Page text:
Mackaill plays a chorus girl who murders her no-account sugar daddy and escapes to the South Seas, where she is tracked by a no-nonsense New York City cop. When their tramp steamer goes aground in a storm, they are stranded on a deserted island and nature takes it course. Mackaill is a great beauty, and this movie shows off her face and figure to full advantage; she even wears a Josephine Baker-type banana skirt in one nightclub number. Sills fares better in the silent scenes than in the talking portion of the film, where he seems a bit stiff, but they make a good couple onscreen, and the picture moves at a brisk clip. The island scenes were actually shot in Hawaii, and it shows. George Fitzmaurice directed and the great Lee Garmes photographed the picture, from a script by Carey Wilson. Some attendees grumbled about Cinefest giving in to the digital medium (as they did last year) but as co-chairman Gerry Orlando emphasized, that was the only way we could have seen these two rarities, which don’t exist in print form at this time. The bulk of the screenings were in 16mm, as always, with a field trip to the Palace Theater on Saturday for a full day of 35mm prints from various archives. (Incidentally, the Palace is one of the last facilities in Syracuse with 35mm equipment in place. Who could have predicted, just a few years ago, that this standard of movie presentation would become nearly-obsolete so rapidly?) More news and notes from Cinefest tomorrow.

You might also like:
Free Indie Movies and Documentaries    

4 Comments

  • Meshack Magige | July 16, 2013 11:39 AMReply

    We are German treasur hunter in Tanzania,how can you help us to succeed.

  • Philippe Spurrell | March 22, 2012 5:35 PMReply

    I agree that the state of film restoration and lab expense today necessitates showing some recent projects on a digital format but I can't agree with switching entirely to digital presentation at these sorts of events. As many regular Cinefest attendees will tell you, there is still much joy and magic in film presented in the celluloid format. I trust that Cinefest will continue to offer mostly 16mm and 35mm film in the years to come. For many more of us than you might imagine, genuine film is a big part of why we attend. To quote a long-time attendee last year (who I didn’t see there this year) “If it starts to feel like something I can download at home and watch on my big screen TV, why bother coming here anymore.” Next year, I plan to bring a big group of young film nuts from Montreal who find the disappearing art of film presentation absolutely fascinating. Genuine film can be a selling point. So please, keep it “reel”!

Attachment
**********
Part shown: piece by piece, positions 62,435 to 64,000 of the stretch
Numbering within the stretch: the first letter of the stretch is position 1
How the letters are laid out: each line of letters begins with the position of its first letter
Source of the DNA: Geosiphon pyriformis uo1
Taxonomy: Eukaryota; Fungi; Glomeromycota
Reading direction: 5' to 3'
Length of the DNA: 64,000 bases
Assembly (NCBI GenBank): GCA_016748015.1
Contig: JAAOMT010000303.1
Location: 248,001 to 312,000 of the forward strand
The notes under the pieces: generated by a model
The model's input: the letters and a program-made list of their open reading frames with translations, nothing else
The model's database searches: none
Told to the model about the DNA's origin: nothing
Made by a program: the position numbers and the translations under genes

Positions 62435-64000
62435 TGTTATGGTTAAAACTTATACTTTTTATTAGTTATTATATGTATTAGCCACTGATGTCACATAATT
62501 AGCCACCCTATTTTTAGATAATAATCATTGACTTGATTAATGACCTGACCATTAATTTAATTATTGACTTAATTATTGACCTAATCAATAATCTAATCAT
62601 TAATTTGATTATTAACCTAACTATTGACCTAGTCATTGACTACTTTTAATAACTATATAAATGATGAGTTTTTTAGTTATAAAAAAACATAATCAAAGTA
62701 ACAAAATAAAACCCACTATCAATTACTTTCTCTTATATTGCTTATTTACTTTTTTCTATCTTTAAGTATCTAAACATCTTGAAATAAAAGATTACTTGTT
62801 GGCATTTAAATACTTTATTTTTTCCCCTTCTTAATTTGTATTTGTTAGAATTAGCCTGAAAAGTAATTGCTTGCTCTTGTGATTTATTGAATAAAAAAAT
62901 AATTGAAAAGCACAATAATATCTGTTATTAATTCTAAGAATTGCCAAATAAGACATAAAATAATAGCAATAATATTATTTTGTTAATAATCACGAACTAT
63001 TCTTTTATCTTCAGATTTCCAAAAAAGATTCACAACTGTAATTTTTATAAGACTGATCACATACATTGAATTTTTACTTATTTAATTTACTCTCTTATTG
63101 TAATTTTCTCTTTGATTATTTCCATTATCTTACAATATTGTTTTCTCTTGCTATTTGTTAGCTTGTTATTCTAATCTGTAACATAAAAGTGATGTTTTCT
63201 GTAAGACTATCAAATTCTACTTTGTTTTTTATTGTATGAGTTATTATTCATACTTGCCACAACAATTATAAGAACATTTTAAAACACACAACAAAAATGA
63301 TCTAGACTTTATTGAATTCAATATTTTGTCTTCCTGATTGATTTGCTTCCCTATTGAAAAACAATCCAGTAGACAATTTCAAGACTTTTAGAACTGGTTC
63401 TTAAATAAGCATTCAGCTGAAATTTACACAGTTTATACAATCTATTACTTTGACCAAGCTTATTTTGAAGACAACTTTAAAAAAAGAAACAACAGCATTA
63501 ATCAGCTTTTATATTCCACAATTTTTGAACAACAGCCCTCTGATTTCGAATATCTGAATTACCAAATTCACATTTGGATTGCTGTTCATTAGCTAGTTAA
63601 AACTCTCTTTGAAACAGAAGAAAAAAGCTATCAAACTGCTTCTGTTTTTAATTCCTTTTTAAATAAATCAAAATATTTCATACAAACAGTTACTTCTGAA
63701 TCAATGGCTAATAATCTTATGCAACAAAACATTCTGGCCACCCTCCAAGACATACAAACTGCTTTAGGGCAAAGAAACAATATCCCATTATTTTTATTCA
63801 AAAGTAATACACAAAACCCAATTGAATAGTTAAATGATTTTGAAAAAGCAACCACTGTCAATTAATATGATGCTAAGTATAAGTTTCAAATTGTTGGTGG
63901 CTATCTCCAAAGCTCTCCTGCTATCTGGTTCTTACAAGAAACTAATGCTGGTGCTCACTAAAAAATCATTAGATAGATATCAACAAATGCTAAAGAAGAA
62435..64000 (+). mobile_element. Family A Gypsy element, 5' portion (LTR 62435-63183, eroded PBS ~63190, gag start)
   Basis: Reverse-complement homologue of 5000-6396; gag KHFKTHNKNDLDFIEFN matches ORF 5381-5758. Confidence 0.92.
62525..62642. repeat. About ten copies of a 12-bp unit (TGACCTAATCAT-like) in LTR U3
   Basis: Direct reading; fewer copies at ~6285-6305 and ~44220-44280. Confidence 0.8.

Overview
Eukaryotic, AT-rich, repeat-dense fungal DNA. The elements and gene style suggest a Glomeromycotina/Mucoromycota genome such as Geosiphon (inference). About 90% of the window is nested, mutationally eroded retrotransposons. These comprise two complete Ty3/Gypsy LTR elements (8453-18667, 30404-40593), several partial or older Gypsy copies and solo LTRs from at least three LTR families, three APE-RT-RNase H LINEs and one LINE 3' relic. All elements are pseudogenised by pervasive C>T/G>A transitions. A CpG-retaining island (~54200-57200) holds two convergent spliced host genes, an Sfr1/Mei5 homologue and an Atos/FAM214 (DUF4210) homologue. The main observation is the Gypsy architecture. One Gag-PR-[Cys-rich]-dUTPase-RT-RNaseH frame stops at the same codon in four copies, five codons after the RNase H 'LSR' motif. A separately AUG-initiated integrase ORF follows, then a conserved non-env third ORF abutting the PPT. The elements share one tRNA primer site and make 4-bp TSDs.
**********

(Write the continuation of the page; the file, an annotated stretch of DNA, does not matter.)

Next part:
• Ralph Celentano | March 21, 2012 4:15 PMReply

    It was a great year for Cinefest. Seeing old friends and meeting new ones is a yearly highlight.
    I agree with Mike on the naysayers of digital projection.
    It was an opportunity for me to see 2 rarities that have not been seen in over 80 years. Who knows where anyone will be when they are finally restored.

  • mike schlesinger | March 21, 2012 3:39 PMReply

    Sills actually had a fine speaking voice--he started on the stage--so his stiffness may have been a result of his (or Fitzmaurice's) decision to play his character as overtly conflicted. I sometimes wonder how the course of talkies might have differed had he not passed away in 1930.

    As for digital projection: phooey on the naysayers. Any road that gets you there is the right one.

Email Updates

Latest Tweets

Follow us

Most "Liked"

  • Movie Heaven, Courtesy Of TCM
  • From the Beginning - An Orphan Black ...
  • Fading Gigolo
  • Transcendence
  • A Shaky Matter
  • A Sharper Focus On Hollywood And WW ...


leonardmaltin